A five billion euro ($5.33 billion) rescue plan for Italian bank Monte dei Paschi di Siena (BMPS) hung by a thread on Monday after Prime Minister Matteo Renzi's heavy defeat at a weekend referendum tipped the country into political turmoil.
The bank, saddled with bad loans, needs to raise the money by the end of the month to avoid being wound down, but Italy now faces early elections after Renzi said he would quit to take responsibility for the defeat of his constitutional referendum.
Monte dei Paschi, rated the weakest lender in European Banking Authority (EBA) stress tests this summer, had planned to secure a firm commitment from one or more anchor investors and launch a share sale as early as Wednesday or Thursday.
BMPS, which is the world's oldest bank, has lost 84 percent of its market capitalisation since the start of the year.
The lender's shares fluctuated wildly in early Monday trade, with investment banks due to meet at around 1100 GMT to decide whether to back the cash call. Under a pre-underwriting deal, they can drop the transaction due to adverse market conditions.
The bank's board was expected to convene on Tuesday.
To ensure its survival, the bank has previously launched a plan involving the spinoff of 27.6 billion euros ($29.4 billion) worth of non-performing loans, combined with a capital increase of up to five billion euros. But the question is now whether lingering political uncertainty will scare investors off.
"If there is no solution to the government crisis within a couple of weeks, financial markets will start getting jittery again," said Lorenzo Codogno, a former Italian Treasury official and now a professor at the London School of Economics.
"Probably the capital increase of Monte Paschi will be postponed or outright cancelled, and all other operations would be stalled."
While investors focus mostly on BMPS for now, the rest of the sector is far from immune to further panic, analysts said, pointing to the Milan's FTSE All-Share banking index, which has lost 47 percent of its value since January.
The referendum result is adding to deep worries about the failure of the Italian banking sector -- which features no fewer than 700 banks -- to make meaningful progress towards consolidation. And this, despite non-performing loans on their books amounting to a combined 360 billion euros, roughly a third of the eurozone's total bad debt.
Renzi announced he would step down in the early hours of Monday after his constitutional reform was rejected by 59.1 percent of voters, a wider margin that had been expected.
Italian government bonds and shares fell sharply early on Monday, as investors worried that instability in the euro zone's third-largest economy could reignite a dormant financial crisis and deal a hammer blow to the country's fragile banking sector.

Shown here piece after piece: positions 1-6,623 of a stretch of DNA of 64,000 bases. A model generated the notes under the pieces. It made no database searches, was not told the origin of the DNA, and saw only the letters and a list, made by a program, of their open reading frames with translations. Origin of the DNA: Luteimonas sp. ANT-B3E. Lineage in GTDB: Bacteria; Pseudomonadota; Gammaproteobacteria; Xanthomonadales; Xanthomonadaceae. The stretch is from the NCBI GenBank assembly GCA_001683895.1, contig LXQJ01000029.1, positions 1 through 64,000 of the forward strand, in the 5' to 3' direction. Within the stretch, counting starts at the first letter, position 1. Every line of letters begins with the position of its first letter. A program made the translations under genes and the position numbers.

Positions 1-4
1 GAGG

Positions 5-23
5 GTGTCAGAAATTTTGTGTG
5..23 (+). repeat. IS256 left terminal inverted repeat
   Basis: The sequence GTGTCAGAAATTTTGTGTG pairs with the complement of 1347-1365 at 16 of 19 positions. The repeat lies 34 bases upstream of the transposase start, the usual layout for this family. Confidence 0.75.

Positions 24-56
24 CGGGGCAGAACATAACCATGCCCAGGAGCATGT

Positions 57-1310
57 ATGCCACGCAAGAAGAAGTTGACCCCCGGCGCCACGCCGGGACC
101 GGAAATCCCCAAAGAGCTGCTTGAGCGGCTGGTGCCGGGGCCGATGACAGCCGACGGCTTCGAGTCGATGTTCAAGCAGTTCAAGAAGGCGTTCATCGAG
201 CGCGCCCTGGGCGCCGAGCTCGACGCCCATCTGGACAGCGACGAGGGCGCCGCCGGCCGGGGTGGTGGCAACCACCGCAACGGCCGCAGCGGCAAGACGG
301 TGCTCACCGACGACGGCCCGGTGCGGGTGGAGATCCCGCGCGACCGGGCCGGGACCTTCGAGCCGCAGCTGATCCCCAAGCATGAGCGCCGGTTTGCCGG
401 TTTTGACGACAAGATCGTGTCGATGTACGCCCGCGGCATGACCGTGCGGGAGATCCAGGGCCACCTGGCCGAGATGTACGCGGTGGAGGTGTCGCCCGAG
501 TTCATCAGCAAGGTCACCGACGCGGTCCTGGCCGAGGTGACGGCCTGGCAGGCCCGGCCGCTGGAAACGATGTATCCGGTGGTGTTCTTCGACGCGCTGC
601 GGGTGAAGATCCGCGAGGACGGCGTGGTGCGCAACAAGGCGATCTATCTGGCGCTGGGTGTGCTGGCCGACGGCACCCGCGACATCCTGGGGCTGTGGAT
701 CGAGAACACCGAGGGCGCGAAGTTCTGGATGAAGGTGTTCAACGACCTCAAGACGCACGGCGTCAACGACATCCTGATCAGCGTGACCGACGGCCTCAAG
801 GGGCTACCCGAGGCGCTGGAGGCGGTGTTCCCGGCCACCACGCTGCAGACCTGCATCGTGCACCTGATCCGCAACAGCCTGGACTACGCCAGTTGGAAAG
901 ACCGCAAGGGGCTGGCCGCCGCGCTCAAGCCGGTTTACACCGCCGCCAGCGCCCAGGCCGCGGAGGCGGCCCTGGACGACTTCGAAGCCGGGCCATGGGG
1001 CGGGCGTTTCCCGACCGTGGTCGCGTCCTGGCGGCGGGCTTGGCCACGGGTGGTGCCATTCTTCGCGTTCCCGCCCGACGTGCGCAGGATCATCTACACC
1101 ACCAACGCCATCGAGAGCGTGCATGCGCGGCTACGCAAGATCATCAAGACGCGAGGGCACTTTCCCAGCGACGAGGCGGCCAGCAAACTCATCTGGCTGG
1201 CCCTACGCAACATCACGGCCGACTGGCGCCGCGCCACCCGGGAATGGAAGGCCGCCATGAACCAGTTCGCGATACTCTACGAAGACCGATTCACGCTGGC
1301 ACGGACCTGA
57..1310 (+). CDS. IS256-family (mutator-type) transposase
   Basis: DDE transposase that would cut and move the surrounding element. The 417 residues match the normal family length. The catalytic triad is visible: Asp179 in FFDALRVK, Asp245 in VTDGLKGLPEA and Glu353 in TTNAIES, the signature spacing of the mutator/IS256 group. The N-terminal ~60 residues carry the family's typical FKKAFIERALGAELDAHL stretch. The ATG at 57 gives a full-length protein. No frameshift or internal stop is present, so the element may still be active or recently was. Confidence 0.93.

However, by mid-morning stocks had pared losses and Monte dei Paschi was down just 0.1 percent having earlier shed as much as 10 percent. Intesa Sanpaolo rose 2 percent after earlier falling around 5 percent, while UniCredit shed 0.4 percent having earlier dropped as much as 6 percent.
"We believe the 'No' vote makes it more difficult for Monte dei Paschi to find an anchor investor. Based on the size and valuation of the capital increase needed, the challenge looks sizable," Morgan Stanley analysts said in a note.
If Monte dei Paschi's plan fails, the Italian government is expected to step in and pump public money into the bank to avoid a crisis, bankers and European officials said.
This would entail losses for the bank's subordinated bondholders in line with tough European bank crisis rules -- something Renzi's government had sought to avoid at all costs.
Ahead of the referendum, BMPS managed to raise one billion euros via a voluntary conversion of bonds into capital. But all bets are off for the remaining four billion.
"The real risk lies with Monte dei Paschi di Siena. It's easy to imagine that investors who wanted to take part in the capital increase will now take a step back," said Umberto Borghesi, fund manager at Albemarle Asset Management.
"What is needed is a clear response on any government intervention, bail-in decision or any other solution," he said.
A "bail-in" forces existing creditors to write off part of their claims.
"No political formation can shoulder the responsibility of Monte dei Paschi failing," Borghesi said.
It was not immediately clear to what extent retail investors, who hold 2.1 billion euros of the bank's junior debt, could be spared in the event of a state rescue.
Even at the height of the euro zone's debt crisis, Italy had resisted calls to inject public money into its banks or ask for an EU bailout. But it is running out of private solutions to cure the sector, which is burdened by 360 billion euros of bad loans accumulated during a harsh recession.
Italy's 4.25 billion euro Atlas fund, hastily created this year to help channel private funds into struggling banks, has seen its coffers dry up as banking crises mushroom around it.
Two banks from the Veneto region that were rescued with a 2.5 billion euro capital injection by the fund in the spring need another 2.5 billion euros in fresh capital soon, analysts say. And four small lenders bailed out by healthier banks last year also need more money to clean up their balance sheets.
If investors really get cold feet, then UniCredit, Italy's biggest bank, could be the next giant to feel the pain, analysts said, as it undergoes a massive strategy review.
It hopes to raise up to 13 billion euros of fresh capital early next year and analysts agree that the outlook for UniCredit is still favorable as it could also sell assets to fill capital gaps.In the meantime, smaller banks like Carige or Veneta Banca are in much more immediate danger of falling victim to the ongoing crisis, analysts say.
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